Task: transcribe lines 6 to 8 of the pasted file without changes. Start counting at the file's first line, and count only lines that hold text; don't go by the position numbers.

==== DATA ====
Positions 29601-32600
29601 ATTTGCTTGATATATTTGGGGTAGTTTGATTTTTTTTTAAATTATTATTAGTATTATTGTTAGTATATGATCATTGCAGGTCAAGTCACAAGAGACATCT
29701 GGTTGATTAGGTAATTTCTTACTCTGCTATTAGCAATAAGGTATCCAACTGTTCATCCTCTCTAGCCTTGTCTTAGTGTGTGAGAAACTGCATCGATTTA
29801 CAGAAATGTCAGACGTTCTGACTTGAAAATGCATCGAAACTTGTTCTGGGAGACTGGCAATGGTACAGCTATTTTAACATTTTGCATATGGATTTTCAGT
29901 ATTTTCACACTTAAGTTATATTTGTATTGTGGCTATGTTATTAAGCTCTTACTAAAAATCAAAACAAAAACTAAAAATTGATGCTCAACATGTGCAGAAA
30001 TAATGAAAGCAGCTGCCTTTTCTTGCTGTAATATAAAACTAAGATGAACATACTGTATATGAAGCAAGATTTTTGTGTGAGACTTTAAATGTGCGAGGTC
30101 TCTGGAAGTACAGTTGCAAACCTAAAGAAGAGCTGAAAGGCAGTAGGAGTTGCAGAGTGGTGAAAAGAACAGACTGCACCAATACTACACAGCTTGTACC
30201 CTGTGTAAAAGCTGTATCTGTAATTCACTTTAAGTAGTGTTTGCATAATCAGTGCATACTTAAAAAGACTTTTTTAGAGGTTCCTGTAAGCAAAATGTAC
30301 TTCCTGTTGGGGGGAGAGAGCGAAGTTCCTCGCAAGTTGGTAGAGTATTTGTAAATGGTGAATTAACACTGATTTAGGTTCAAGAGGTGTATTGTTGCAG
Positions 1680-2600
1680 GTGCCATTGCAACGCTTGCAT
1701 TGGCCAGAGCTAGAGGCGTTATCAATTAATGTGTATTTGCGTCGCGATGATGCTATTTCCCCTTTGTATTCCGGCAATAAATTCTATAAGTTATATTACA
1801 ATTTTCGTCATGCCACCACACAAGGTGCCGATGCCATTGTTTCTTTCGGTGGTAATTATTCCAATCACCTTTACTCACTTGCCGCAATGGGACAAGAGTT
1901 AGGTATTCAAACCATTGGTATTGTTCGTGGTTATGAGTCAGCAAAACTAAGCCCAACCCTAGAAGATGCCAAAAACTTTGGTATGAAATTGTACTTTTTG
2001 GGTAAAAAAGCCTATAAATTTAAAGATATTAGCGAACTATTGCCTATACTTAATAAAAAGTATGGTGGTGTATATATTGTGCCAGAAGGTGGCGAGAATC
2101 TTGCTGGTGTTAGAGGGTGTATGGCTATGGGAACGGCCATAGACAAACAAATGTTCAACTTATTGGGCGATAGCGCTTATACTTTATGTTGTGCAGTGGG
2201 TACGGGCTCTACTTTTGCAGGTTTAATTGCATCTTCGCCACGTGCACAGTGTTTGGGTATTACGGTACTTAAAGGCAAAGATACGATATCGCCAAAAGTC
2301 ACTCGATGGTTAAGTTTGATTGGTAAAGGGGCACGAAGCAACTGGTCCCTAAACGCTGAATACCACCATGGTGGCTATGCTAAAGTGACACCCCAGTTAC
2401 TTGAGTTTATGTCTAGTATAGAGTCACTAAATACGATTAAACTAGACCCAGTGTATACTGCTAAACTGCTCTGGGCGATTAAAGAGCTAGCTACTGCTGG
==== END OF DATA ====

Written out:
30001 TAATGAAAGCAGCTGCCTTTTCTTGCTGTAATATAAAACTAAGATGAACATACTGTATATGAAGCAAGATTTTTGTGTGAGACTTTAAATGTGCGAGGTC
30101 TCTGGAAGTACAGTTGCAAACCTAAAGAAGAGCTGAAAGGCAGTAGGAGTTGCAGAGTGGTGAAAAGAACAGACTGCACCAATACTACACAGCTTGTACC
30201 CTGTGTAAAAGCTGTATCTGTAATTCACTTTAAGTAGTGTTTGCATAATCAGTGCATACTTAAAAAGACTTTTTTAGAGGTTCCTGTAAGCAAAATGTAC